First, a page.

In Chakpori, tourists will find a slate stupa, a mound-like structure containing Buddhist relics. On each piece of slate is an inscription of Kangyur. Worshippers from near and far make pilgrimages to Lhasa to visit the stupa and find spiritual comfort. Daten Dawa, who constructed the stupa years ago, has devoted his life to his faith.



Years ago, when he was 40, Dawa set off for Lhasa from his hometown of Yushu in Qinghai Province which is less-visited by tourists for China vacation deals. During the entire trip, he continuously made full-body prostrations. At the time, his daughter was 20 years old. Like many other pilgrims, he moved cautiously and counted his footsteps carefully. Every night before sleeping, he would use a stone to mark the ground to make sure he never missed a step or two. Along the way, Dawa’s daughter became a mother, making him a new grandfather. Two years later, his entire family arrived in Lhasa. After visiting every monastery they could find, the group decided to stay permanently. “I didn’t want to go anywhere else,” he recalls.“I just wanted to stay in Lhasa and build a stupa for Chakpori.” Dawaspent the next ten years raising funds for the stupa and building the structure. Over the years, even in the foulest weather, Dawa could always be found at the foot of Chakpori ready to welcome any who were willing to donate money to help his project become a reality.A decade later, the stupa, with every slate inscribed with sutra, was completed for all to enjoy.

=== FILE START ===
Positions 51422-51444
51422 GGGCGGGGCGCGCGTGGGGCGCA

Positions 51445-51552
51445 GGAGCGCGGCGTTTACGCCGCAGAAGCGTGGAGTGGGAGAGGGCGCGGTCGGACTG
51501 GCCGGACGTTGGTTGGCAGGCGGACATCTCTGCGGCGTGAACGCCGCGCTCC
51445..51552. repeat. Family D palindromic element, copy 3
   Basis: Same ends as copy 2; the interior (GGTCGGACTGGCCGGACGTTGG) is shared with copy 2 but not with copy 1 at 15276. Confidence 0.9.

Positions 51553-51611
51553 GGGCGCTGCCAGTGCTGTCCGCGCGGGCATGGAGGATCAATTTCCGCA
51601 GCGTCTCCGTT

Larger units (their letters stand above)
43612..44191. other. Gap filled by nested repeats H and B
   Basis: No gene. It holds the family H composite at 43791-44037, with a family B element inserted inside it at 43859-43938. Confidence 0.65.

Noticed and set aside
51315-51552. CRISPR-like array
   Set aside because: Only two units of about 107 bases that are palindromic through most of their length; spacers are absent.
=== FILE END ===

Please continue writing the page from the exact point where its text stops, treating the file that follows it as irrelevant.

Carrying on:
Tips:



Transportation: Chakpori faces the Potala Palace, and is only a short walk from the palace.



Tickets: Visiting Chakpori is free of charge.



Suggestions: Leave the high heels at home, because tourists will need to do some hiking to get to the top. Be wary of altitude sickness and avoid excessiveexercise or walking during a visit.



Chapori is always packed with people in the morning, as manyphotographers like to shoot Potala Palace at dawn. Still, those desiring to witness or capture the most beautiful images are recommended to visit early in the day.



If you are interested in Chakpori, you can consider the China travel group perchase which save you more money.



  1. 2013/04/12(金) 18:33:10|